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SW Aviator Feb/Mar 2001
SW Aviator Magazine is available in print free at FBOs and aviation-related businesses throughout the Southwest or by subscription.
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By Bill Coleman

Lubricating oil can cause a lot of friction among piston engine aircraft owners. Oil myths and legends abound. The slippery stuff has been blamed for everything from a ruined engine to post-nasal drip, while other pilots brag that it gets their airplanes 500 hours past TBO.

Most pilots prefer a specific brand, however, they can’t always defend their oil choice with logic and reason. That’s why it’s so difficult to consider another brand — even in a situation like this:

It’s getting dark and you’re still three hours from home on a long cross-country flight. On a fuel stop, you discover your engine is two quarts low. Your favorite brand of oil not is available, they only have brand XX. What to do?

We asked the pros — FBO operators, engine overhaulers, oil experts, and others who care a lot about protecting their customers’ aircraft. All advocate taking the safety-first approach and adding the needed oil, even if it isn’t your brand.

For Walt Silveira, Phillips 66 Aviation Oil Product Technical Manager, the answer is simple, “Stick with a brand you when you can, but use any approved aviation piston engine oil brand for emergency top-offs. Topping off your oil level is much better than flying low on oil, even if it is not your brand or the right viscosity.”

Silveira says the proof is printed on the container’s label. All aviation OEMs (Original Equipment Manufacturers) — including Lycoming, Continental, and Pratt & Whitney — use the same SAE (Society of Automotive Engineers) tests and specifications to assure that approved oils meet the stringent standards to protect their aviation engines.

“All aviation piston engine oils are compatible,” Silveira said. “Whether mineral-based, synthetic blend, straight grade or multigrade, all aviation oils are compatible and can be mixed without harm to the engine.”

“I’m not recommending that owner/operators make their own oil by mixing a quart of one type of oil with a quart of another type oil during oil changes, but rather when a situation arises where you are down on oil, the decision to add a different brand or grade is a good one since this will not cause any engine problems.” Silveira said.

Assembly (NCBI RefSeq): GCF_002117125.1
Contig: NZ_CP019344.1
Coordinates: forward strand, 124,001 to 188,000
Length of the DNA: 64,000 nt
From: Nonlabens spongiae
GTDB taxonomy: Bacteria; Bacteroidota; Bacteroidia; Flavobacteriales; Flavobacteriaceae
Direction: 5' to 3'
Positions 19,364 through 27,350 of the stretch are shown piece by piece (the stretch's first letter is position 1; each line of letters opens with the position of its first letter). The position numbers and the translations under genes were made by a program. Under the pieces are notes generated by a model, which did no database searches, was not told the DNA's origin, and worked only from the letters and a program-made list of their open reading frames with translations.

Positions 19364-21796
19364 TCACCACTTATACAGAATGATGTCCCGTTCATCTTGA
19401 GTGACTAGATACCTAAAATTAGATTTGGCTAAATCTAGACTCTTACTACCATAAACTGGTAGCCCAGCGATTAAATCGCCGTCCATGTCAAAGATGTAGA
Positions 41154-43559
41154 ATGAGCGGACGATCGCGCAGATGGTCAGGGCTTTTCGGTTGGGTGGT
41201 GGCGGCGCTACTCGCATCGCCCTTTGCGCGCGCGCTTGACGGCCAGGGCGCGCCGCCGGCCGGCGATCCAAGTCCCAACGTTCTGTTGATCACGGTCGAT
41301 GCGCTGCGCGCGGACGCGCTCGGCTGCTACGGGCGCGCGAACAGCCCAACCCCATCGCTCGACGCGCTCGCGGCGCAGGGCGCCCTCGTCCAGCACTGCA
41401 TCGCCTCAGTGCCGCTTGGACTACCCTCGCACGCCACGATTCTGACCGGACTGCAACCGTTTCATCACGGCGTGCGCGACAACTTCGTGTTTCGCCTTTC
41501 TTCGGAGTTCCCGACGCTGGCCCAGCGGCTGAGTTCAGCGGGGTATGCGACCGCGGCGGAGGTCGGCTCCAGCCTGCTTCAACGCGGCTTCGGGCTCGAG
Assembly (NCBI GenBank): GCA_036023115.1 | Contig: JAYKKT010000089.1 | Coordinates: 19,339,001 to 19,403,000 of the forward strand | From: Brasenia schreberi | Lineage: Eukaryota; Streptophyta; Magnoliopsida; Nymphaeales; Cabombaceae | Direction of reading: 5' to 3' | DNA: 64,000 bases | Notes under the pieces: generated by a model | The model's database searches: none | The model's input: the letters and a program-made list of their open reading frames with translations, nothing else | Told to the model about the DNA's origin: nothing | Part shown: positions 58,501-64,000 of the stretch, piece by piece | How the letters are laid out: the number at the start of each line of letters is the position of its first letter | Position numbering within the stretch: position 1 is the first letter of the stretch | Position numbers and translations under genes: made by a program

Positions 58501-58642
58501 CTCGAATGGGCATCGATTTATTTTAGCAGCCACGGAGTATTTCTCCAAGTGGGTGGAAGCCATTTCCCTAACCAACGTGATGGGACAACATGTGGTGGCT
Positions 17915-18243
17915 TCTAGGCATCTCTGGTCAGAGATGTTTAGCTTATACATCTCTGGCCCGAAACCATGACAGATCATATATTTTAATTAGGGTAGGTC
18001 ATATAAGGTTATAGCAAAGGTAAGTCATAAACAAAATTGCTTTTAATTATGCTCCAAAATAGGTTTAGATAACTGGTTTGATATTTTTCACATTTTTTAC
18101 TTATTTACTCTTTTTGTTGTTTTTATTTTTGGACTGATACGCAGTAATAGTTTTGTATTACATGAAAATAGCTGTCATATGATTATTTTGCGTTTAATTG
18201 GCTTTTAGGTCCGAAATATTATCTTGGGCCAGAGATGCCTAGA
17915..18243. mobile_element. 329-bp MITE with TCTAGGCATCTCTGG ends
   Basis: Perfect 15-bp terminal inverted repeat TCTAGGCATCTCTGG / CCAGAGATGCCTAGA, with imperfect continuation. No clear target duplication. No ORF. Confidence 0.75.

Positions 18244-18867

Can you mix an Ashless Dispersant (AD) oil with a non-AD oil? According to Richard Fowler of America’s Aircraft Engines in Tulsa, Oklahoma, the answer is yes. Both types of oil are very compatible since similar base stocks are used in both types of oils. AD oils are not designed to clean up deposit and sludge buildup that is already in the engine.

Fowler’s customers also asked if they would see any performance difference on an engine if they totally switchover from a non AD-mineral oil to an AD mineral or semi-synthetic oil. Fowler answered, “There will be no negative effects to switching from a straight mineral to an AD oil, regardless of the number of engine operating hours accumulated. AD oils will not remove past accumulations of lacquer and Varnish or hardened sludge. All oils will not cause sludge to move, blocking the oil galleys.” Fowler added, “When switching from mineral to AD oils, a quicker than normal darkening of the oil may occur on the first oil change. This poses no danger to the engine and means the oil is suspending a small amount of deposits that have not solidified yet.”

“Of course it’s a good idea to plan ahead and always carry a spare bottle or two of your favorite brand. That way, you won’t have to worry about mixing oil,” Fowler said.

“I try not to mix oils,” admitted Jim Peterson, retired Navy and corporate pilot and technical editor for Cessna Owners Organization and Piper Owner Society. “That’s for no scientific reason whatsoever, but I always carry a supply of my own oil — just in case.”

If you do have to decide about adding oil, rely on common sense. Use oil as much like your own as you can find — a similar viscosity range multigrade, similar single-grade weight, and similar mineral or synthetic composition.

“Pilots should be confident that all approved aviation oils are compatible,” Silveira concluded. “They all meet SAE aviation specifications, and all have been approved by aviation engine manufacturers. As long as they are aviation-approved, they have demonstrated compatibility.”
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The material in this publication is for advisory information only and should not be relied upon for navigation, maintenance or flight techniques. SW Regional Publications and the staff neither assume any responsibility for the accuracy of this publication's content nor any liability arising fom it
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